Women diagnosed with breast cancer could halve the risk of recurrence by drinking at least two cups of java per day, according to a recent Swedish study.
The most common cancer among women, breast cancer represents close to 12% of all cancers worldwide, and around 1.7 million new cases were diagnosed in 2012, according to the World Health Organization. Women in developed nations have a chance of more than 10% of developing the disease during their lifetime.
Following previous research on the role of coffee in keeping breast cancer at bay, researchers at the University of Lund and the Skane University Hospital in Barngaten in Sweden decided to investigate the effects of the beverage in women already diagnosed with the condition.
The research team combined clinical data and lifestyle information on a cohort of 1,090 Swedish patients diagnosed with breast cancer, together with available data on breast cancer cells.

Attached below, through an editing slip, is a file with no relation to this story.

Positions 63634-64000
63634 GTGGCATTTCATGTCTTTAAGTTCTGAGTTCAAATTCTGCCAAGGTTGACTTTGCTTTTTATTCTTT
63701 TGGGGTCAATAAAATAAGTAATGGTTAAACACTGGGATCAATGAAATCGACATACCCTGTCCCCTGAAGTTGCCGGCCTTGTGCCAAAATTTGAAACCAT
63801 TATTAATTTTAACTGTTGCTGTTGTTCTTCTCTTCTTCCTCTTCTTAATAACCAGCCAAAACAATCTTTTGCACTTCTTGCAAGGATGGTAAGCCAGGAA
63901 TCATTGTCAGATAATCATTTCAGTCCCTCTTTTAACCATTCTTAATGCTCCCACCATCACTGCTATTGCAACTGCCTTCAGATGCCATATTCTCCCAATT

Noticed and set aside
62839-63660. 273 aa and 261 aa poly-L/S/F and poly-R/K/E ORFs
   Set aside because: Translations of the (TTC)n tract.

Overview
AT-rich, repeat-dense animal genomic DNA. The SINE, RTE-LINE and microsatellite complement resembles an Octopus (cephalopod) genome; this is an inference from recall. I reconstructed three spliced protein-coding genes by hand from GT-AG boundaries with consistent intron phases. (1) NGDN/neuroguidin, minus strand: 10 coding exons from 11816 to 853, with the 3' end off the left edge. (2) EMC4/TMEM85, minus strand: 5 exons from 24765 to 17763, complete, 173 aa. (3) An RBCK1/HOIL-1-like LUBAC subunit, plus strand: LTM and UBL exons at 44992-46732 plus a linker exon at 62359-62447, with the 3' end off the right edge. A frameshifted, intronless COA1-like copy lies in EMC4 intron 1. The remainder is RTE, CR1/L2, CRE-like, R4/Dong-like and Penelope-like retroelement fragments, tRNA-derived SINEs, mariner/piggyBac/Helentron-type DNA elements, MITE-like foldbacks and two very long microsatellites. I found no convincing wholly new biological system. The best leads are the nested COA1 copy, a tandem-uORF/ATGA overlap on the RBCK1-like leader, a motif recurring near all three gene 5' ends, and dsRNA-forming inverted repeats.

The results of the study, which was published in the journal Clinical Cancer Research, indicate that of the 500 women treated with the drug Tamoxifen, those who drank between two and five cups of coffee per day were half as likely to see a recurrence of their cancer, compared to those who drank no coffee or less than two cups.
"The study also shows that those who drank at least two cups of coffee a day had smaller tumors and a lower proportion of hormone-dependent tumors," added the researchers Ann Rosendahl and Helena Jernström.
By analyzing the mechanisms associated with these protective effects, the researchers found that the caffeine and caffeic acid found in coffee led to reduced cell division and increased cell death in the cancer tissues, and that this effect was particularly significant in patients treated with the drug Tamoxifen. According to the researchers, these two substances found in coffee appear to help turn off the signaling paths cancer cells need to grow.
The authors of the study emphasize that two cups of coffee per day may reinforce the effects of Tamoxifen but are by no means a replacement for prescribed treatment.
Previous studies have linked moderate coffee consumption with a reduced risk of oral cancer, bladder cancer, colon cancer and esophageal cancer, among other forms of the disease. Two cups a day are said to be enough to reduce the risk of melanoma and uterine cancer by as much as 20%.